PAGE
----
The reason a company did any of the following to, or for, a former shareholder, or former associate, can determine whether the ATO treats the event as a dividend1 (and therefore as assessable for income tax):
The issue arises under Division 7A of the Income Tax Assessment Act 1936 (ITAA 36). Under the Division, if there is not a loan agreement (which complies with the Division) between the company and the former shareholder or former associate, then income tax is assessable on the event if the reason for the event is:
"... because the entity has been such a shareholder or associate at some time".
The ATO has released a Draft Taxation Determination explaining the Commissioner's view of the word "because", see Draft Taxation Determination TD 2008/D2.
Whether the event will be treated as a dividend depends on whether the ATO believes that one of the reasons behind the payment, loan or debt forgiveness was the former relationship.
An example (This example is a summary of an example the ATO has given.):
The Commissioner believes that a reasonable person would conclude that a real and substantial reason for the forgiveness of the debt was that she had been a shareholder of the company. Accordingly, under section 109C(1)(b) the forgiveness is deemed to be a dividend, and income tax is assessable.
The ATO has given 3 examples demonstrating how it thinks section 109C(1)(b) operates. You can access them all by clicking here to download a copy of TD 2008/D2.
In the Commissioner's view, any payments, loans and forgiven debts to former shareholders or associates will be deemed dividends if the shareholder or associate's former relationship with the company was a real or substantial reason for the company making the payment or loan or forgiving the debt. This is so:
In the Commissioner's view, the question of whether the former relationship is a real and substantial reason for a payment, loan or debt forgiveness is to be determined objectively — would a reasonable person conclude that the former relationship is a reason for the payment, loan or debt forgiveness?
If TD 2008/D2 is finalised it will apply to payments, loans and forgiven debts before and after the finalisation date. This means that 'corrective action' may need to be considered by clients to avoid deemed dividends arising from past transactions that, as the determination explains, are caught in the Division 7A net.
Division 7A deems payments or loans made by a company to a shareholder of the company, or a shareholder's associate, or debts of a shareholder or associate which the company has forgiven, to be dividends2. This is so unless the payment, loan or forgiven debt is recorded in a written loan agreement that complies with the specific requirements set out in Division 7A.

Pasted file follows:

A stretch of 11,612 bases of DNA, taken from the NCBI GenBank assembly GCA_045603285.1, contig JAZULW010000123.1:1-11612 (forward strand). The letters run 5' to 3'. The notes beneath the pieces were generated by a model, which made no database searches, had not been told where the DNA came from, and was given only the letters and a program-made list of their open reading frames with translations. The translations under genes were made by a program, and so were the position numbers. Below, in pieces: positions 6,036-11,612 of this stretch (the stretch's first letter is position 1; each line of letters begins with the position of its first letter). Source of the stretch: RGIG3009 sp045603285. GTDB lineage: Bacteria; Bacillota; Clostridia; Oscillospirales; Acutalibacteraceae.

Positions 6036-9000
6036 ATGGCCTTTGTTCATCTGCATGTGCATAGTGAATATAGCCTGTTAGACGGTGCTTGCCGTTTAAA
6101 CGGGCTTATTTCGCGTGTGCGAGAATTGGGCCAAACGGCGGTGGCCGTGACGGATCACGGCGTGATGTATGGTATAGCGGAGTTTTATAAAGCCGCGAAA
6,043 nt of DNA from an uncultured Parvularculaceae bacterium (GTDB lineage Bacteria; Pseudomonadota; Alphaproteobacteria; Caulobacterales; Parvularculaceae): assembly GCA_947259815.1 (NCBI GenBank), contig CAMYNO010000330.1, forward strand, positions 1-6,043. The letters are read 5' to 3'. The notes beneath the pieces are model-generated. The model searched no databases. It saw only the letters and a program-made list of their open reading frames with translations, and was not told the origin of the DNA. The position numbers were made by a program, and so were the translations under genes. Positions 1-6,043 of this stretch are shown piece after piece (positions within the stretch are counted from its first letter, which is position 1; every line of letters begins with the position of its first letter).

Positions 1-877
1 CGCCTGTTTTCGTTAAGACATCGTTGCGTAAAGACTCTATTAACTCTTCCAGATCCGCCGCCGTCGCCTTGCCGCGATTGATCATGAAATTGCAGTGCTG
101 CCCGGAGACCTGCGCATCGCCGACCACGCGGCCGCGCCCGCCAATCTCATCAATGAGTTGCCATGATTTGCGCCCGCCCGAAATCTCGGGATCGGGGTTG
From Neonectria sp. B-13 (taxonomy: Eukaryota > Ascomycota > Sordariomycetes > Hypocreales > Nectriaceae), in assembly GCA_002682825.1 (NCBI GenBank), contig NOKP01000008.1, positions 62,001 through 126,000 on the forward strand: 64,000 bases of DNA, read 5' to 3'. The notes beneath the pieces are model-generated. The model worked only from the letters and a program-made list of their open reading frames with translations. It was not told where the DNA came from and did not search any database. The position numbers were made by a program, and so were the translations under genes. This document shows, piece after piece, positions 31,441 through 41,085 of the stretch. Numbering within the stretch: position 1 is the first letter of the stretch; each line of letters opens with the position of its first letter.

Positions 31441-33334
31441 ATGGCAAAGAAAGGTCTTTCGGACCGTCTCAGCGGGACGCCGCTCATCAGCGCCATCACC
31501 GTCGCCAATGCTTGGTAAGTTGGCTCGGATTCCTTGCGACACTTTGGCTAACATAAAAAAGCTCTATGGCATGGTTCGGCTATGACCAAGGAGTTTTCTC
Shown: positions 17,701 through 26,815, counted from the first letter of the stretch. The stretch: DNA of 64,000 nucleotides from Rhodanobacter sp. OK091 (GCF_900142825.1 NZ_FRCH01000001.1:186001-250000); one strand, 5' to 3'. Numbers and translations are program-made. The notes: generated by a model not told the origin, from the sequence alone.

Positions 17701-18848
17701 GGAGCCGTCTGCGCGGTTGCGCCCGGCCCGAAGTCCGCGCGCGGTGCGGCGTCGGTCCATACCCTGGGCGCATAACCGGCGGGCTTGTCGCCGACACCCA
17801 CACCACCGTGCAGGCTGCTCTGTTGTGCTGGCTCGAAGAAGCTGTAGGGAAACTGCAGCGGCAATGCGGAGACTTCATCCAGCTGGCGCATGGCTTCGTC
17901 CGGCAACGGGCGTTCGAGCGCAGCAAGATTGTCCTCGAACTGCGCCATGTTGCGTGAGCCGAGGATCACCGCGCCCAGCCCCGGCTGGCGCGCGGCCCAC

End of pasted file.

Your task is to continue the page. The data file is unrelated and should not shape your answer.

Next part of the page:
If Division 7A operates to deem a payment, loan or forgiven debt to be a dividend then the amount of the payment, loan or debt must be included in the shareholder's, or associate's, assessable income and be subject to income tax (without being able to take into account any franking credits).
Division 7A also deems those payments, loans or forgiven debts to be dividends if they occur because the person receiving them was previously a shareholder or associate of a shareholder3. Accordingly, it doesn't matter that the person who has received the payment or loan or the benefit of the forgiven debt is no longer a shareholder or an associate of a shareholder — so long as their former relationship with the company as a shareholder or associate of a shareholder was the reason for the payment, loan or forgiven debt.
The Commissioner has invited comments by 28 March 2008. See Appendix 3 of TD 2008/D2 here for details about how to make comments.
For more information in relation to this article or taxation generally, please contact Maddocks on 03 9288 0555 or 02 8223 4100 and ask for a member of our Tax & Revenue Team.
Paul is a Special Counsel in the Maddocks Commercial team with particular expertise in commercial agreements for the supply of goods and/or services, the Personal Property Securities Act 2009, the National Consumer Credit Protection Act 2009 and the National Credit Code and the Australian Consumer Law.
Paul's key areas of practice include:
Before joining Maddocks, Paul was employed for 13 years with the Victorian Department of Justice, principally as a Deputy Registrar in the Victorian Magistrate's Court, but also as a legislation, policy and project officer for the Department.
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For more information, contact Maddocks on (03) 9258 3555 and ask to speak to a member of their team.